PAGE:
Britain's government on Tuesday said it was too early to decide on how to work with the Taliban on issues such as tackling ISIS in Afghanistan.
A spokesman for UK Prime Minister Boris Johnson said any co-operation would depend on the Taliban upholding its pledge to respect human rights after its takeover of the country this month.
"At this stage it is too early to dictate if and how we would work with the Taliban going forward," the spokesman said. "A lot will depend on their actions from now. As we have said throughout, we intend to put pressure on them to uphold these standards and claims."
With the government's management of the withdrawal under intense scrutiny the Foreign Secretary Dominic Raab sought to stress on Tuesday that the 20-year Nato mission in Afghanistan brought “real tangible gains” and that military involvement had brought better education, fewer maternal deaths and a diminished terrorist threat.
Mr Raab welcomed the UN Security Council’s demand that the Taliban protect those gains by upholding human rights and denying a safe haven to terrorists.
The last US troops departed Afghanistan on Monday, ending a two-decade operation – America's longest war – that ultimately failed to keep the Taliban out of power.
Mr Raab said Britain had to “recognise the new reality” of a Taliban regime but “focus on what we can do going forward”.
He said diplomatic staff were dealing with the hundreds of cases of people left behind after the two-week evacuation.
The US exit means Nato powers no longer have access to Kabul airport, from where tens of thousands of people were flown to safety after the Taliban took power.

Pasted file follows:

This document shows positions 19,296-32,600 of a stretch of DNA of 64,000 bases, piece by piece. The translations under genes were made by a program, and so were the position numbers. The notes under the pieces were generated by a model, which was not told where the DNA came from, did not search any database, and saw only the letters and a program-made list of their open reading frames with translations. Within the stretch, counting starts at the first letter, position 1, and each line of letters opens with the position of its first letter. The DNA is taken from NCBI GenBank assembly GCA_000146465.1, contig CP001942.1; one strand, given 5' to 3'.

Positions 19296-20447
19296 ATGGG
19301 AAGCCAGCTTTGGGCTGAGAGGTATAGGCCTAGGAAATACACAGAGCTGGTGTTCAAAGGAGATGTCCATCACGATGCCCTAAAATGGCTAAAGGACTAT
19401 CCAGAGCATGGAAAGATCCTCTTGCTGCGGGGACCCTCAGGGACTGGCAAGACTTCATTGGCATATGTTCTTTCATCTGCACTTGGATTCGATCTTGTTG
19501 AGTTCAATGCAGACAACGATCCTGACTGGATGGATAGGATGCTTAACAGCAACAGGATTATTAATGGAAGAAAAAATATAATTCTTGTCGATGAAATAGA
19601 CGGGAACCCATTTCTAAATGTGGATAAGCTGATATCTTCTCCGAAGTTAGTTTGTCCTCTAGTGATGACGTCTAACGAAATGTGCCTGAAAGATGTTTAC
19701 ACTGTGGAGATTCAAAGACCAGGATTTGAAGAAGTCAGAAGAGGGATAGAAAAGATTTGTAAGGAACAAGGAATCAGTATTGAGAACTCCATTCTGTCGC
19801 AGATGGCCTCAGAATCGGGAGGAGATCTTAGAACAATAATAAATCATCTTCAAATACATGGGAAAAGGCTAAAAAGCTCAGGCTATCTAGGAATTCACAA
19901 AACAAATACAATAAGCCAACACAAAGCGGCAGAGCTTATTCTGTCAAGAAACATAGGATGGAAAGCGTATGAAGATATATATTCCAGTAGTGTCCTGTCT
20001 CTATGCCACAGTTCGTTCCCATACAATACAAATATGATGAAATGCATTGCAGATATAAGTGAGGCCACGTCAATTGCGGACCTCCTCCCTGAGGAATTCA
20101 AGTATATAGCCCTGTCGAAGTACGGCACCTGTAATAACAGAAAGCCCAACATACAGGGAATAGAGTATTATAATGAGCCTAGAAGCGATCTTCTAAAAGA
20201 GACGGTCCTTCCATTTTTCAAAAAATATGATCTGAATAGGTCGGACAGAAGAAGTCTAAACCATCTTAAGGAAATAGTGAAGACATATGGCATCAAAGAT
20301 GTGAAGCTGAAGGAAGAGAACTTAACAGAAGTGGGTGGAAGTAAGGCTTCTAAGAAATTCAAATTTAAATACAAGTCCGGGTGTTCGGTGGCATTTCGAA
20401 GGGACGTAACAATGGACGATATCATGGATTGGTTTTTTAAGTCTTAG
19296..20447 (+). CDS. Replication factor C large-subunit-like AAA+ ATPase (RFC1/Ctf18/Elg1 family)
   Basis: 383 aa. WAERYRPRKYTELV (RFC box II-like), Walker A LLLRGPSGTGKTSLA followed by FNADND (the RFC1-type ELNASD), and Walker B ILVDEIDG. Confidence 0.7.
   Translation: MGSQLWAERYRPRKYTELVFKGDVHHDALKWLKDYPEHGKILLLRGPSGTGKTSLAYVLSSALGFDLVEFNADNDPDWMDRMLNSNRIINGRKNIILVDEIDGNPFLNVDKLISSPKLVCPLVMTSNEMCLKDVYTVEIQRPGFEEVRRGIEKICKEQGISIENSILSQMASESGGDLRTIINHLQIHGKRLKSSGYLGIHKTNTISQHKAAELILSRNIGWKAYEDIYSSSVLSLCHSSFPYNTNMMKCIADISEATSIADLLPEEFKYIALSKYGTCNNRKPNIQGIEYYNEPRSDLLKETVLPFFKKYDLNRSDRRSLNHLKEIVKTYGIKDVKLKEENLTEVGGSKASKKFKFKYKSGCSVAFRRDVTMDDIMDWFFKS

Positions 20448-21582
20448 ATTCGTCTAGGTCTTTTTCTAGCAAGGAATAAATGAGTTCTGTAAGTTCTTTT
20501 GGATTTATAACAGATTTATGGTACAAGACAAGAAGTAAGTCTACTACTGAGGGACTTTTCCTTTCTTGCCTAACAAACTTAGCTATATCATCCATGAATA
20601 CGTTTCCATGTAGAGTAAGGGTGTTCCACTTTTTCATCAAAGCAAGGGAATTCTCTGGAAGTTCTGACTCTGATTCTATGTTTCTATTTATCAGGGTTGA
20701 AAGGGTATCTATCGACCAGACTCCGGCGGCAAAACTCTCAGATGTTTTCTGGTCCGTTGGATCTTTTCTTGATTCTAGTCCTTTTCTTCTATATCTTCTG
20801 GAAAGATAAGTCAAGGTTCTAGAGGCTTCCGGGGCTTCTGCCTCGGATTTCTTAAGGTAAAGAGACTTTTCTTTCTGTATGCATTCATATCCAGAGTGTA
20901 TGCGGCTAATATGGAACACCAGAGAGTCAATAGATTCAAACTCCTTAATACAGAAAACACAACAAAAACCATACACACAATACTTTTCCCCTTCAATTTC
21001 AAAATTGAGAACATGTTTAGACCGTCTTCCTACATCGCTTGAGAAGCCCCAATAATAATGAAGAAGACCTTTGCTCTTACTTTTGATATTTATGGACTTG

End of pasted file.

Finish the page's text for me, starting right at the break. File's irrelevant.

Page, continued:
Nato forces will carry out counterterrorist missions from outside Afghanistan if necessary, US President Joe Biden said.
The head of the UK’s Royal Air Force, Air Chief Marshal Sir Mike Wigston, told the Daily Telegraph that air strikes to combat ISIS were possible.
“What this boils down to is that we've got to be able to play a global role in the global coalition to defeat Daesh … whether it's strike or whether it's moving troops or equipment into a particular country at scale and at speed,” he said.
Until commercial flights can resume at the airport, safe passage out of Afghanistan would have to take place via third countries, Mr Raab said.
“That is a challenge, which is why we are holding, very squarely, the Taliban to their explicit assurances,” he told Sky News.
“They must allow safe passage, not just for our nationals, but other Afghans – particularly vulnerable ones – who wish to leave.”
Politicians in Europe hope to enlist Afghanistan’s neighbours to help process evacuees and prevent a refugee wave from spreading to the EU.
Security Council envoys described the safe passage out of Afghanistan as a vital demand issued to the Taliban.
“This is of the utmost importance to us,” said US ambassador Linda Thomas-Greenfield. “Everybody must be allowed to safely leave Afghanistan, for whatever reason, whenever they want, by air or by land.”
The resolution was put forward by Britain, France and the US. It was passed after China and Russia, who have veto power in the council, abstained.
Passage of the resolution “makes clear that the international community stands with Afghans”, UK Prime Minister Boris Johnson said.
“There can be no return to repression or terror. We will push as one voice for safe passage, humanitarian access and respect for human rights."
UK ambassador Barbara Woodward stressed the need to protect the rights of women, children and minority groups in Afghanistan.
Western leaders have highlighted schooling for girls – prohibited during the Taliban’s reign in the 1990s – as one of the most important gains of the past 20 years.
“There were real tangible gains for all that sacrifice,” Mr Raab said. “We hadn’t seen, in those 20 years, Afghanistan used as a base for terrorist attacks abroad.
“We had, with our aid money and our wider development policy, got 10 million more children into education. If you look at the maternal mortality rate … that was down by close to 50 per cent.”